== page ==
Sea-Doo says sorry for delays, Australia should be sorted by next summer

While Sea-Doo has apologised for global delivery delays, representatives in Australia are optimistic sufficient stock will arrive in time for next summer.

Sea-Doo has issued an unprecedented global apology for ongoing delays for its personal watercraft, however Australian representatives are confident stock shortages will be addressed in time for our next summer.

While a limited number of 2022 Sea-Doo models continue to trickle through showrooms in Australia, Watercraft Zone understands the company will prioritise the US market in the coming months as it heads into the northern hemisphere summer – before ramping up production later this year for the Australian summer.

With peak season just around the corner in North America – the world’s biggest market for Jet Skis – demand for personal watercraft is off the charts.

Ongoing interruptions to production, parts shortages, and freight restrictions have compounded delays – at a time when sales of personal watercraft are at an all-time high globally.

In a video address on YouTube, the global boss of Sea-Doo, Jose Boisjoli, apologised for the ongoing delays.

“I know some of you have been waiting a long time … and it is disappointing not to start your riding season as planned. I sincerely apologise for that,” he said.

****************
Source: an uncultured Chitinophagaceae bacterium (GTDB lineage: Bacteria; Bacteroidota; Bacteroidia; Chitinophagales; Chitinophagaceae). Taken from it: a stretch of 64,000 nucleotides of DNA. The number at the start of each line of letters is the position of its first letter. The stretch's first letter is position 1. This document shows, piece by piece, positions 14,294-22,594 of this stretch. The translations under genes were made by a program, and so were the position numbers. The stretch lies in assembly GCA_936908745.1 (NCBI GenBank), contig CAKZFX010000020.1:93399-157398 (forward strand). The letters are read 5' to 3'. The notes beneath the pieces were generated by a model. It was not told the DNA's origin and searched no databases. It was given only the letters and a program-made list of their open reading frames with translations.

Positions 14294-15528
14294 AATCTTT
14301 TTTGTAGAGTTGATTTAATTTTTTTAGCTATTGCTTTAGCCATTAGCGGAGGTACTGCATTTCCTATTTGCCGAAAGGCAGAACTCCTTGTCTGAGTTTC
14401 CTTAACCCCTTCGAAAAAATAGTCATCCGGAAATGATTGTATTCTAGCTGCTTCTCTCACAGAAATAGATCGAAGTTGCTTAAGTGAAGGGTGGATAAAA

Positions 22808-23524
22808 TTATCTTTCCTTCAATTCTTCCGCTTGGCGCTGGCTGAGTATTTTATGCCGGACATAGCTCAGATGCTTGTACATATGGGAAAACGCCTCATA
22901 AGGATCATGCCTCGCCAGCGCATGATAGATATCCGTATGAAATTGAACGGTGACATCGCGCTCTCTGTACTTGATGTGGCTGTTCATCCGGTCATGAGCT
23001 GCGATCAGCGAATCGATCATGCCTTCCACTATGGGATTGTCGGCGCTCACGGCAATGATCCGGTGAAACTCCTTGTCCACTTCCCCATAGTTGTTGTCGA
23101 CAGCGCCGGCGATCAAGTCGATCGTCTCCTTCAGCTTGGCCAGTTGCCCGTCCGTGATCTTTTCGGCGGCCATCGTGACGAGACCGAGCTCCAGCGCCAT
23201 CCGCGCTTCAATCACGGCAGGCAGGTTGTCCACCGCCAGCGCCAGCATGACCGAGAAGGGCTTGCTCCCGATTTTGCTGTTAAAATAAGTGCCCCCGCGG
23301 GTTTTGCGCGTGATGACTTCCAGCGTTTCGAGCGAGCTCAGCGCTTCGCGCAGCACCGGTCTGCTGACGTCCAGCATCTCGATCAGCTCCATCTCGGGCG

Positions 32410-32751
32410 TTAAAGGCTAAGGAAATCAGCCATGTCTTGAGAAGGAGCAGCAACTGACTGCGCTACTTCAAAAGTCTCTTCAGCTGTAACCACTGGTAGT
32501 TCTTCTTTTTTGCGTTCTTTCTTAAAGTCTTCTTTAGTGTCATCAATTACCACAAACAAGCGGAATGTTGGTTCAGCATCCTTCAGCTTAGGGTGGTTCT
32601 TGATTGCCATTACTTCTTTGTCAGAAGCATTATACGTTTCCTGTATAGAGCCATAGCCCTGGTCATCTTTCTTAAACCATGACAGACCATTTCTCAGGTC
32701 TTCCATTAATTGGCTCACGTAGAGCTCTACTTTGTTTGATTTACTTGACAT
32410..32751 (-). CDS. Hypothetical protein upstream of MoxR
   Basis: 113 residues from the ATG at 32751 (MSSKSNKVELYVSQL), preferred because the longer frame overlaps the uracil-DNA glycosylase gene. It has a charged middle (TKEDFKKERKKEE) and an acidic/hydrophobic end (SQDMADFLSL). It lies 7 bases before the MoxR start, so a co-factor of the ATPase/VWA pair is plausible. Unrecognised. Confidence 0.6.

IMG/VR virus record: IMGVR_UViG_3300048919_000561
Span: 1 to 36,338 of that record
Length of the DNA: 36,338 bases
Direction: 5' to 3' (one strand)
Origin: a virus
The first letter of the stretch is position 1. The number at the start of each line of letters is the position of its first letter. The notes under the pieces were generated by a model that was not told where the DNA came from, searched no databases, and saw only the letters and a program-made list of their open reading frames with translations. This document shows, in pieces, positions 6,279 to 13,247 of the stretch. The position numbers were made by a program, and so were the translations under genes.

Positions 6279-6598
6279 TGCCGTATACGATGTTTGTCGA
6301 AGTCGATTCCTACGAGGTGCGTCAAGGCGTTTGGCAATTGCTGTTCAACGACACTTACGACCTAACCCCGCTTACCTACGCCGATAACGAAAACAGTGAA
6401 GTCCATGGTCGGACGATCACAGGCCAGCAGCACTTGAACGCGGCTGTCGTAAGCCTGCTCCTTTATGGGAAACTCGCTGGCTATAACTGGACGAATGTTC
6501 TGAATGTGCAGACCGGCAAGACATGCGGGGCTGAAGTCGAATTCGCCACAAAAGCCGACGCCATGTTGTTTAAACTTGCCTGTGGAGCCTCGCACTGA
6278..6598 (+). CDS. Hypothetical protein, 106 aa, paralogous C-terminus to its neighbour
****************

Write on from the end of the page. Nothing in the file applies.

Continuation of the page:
“I am sure you are aware that we are facing multiple challenges due to the pandemic, including a lack of electronic components, transportation back logs and, most recently, labour shortages.

“Despite these difficulties we strive to meet our dealer orders, even though it may take more time than we wish.

“We believe this is the best way we can serve you rather than cancelling (orders).”

As with Yamaha WaveRunners and Kawasaki Jet Skis – which are also experiencing lengthy delays locally and in the US – Sea-Doo says its production and delivery forecasts change weekly. 

“The situation is evolving, we are monitoring several factors that might impact (further delays),” said Mr Boisjoli.

To reduce waiting times in the Australian market, in recent months Sea-Doo has shipped quantities of personal watercraft in partially completed form – and air-freighted digital instrument displays to be fitted locally by the selling dealer.

“We have sourced additional suppliers worldwide and chartered multiple flights to get parts quicker,” said Mr Boisjoli.

“We have increased our manufacturing and storage capacity. We have changed production schedules and assembled units with some missing components that we retrofitted ourselves, or at the dealers at a later date.

“We have managed to expand weekend and night shifts, running some of our facilities 24/7 while several office employees have volunteered time outside of their usual work hours to build products on the assembly line.”

In his closing remarks, the global Sea-Doo boss said: “You can be certain our 20,000 employees continue to work tirelessly to make sure you get your product as soon as possible.”

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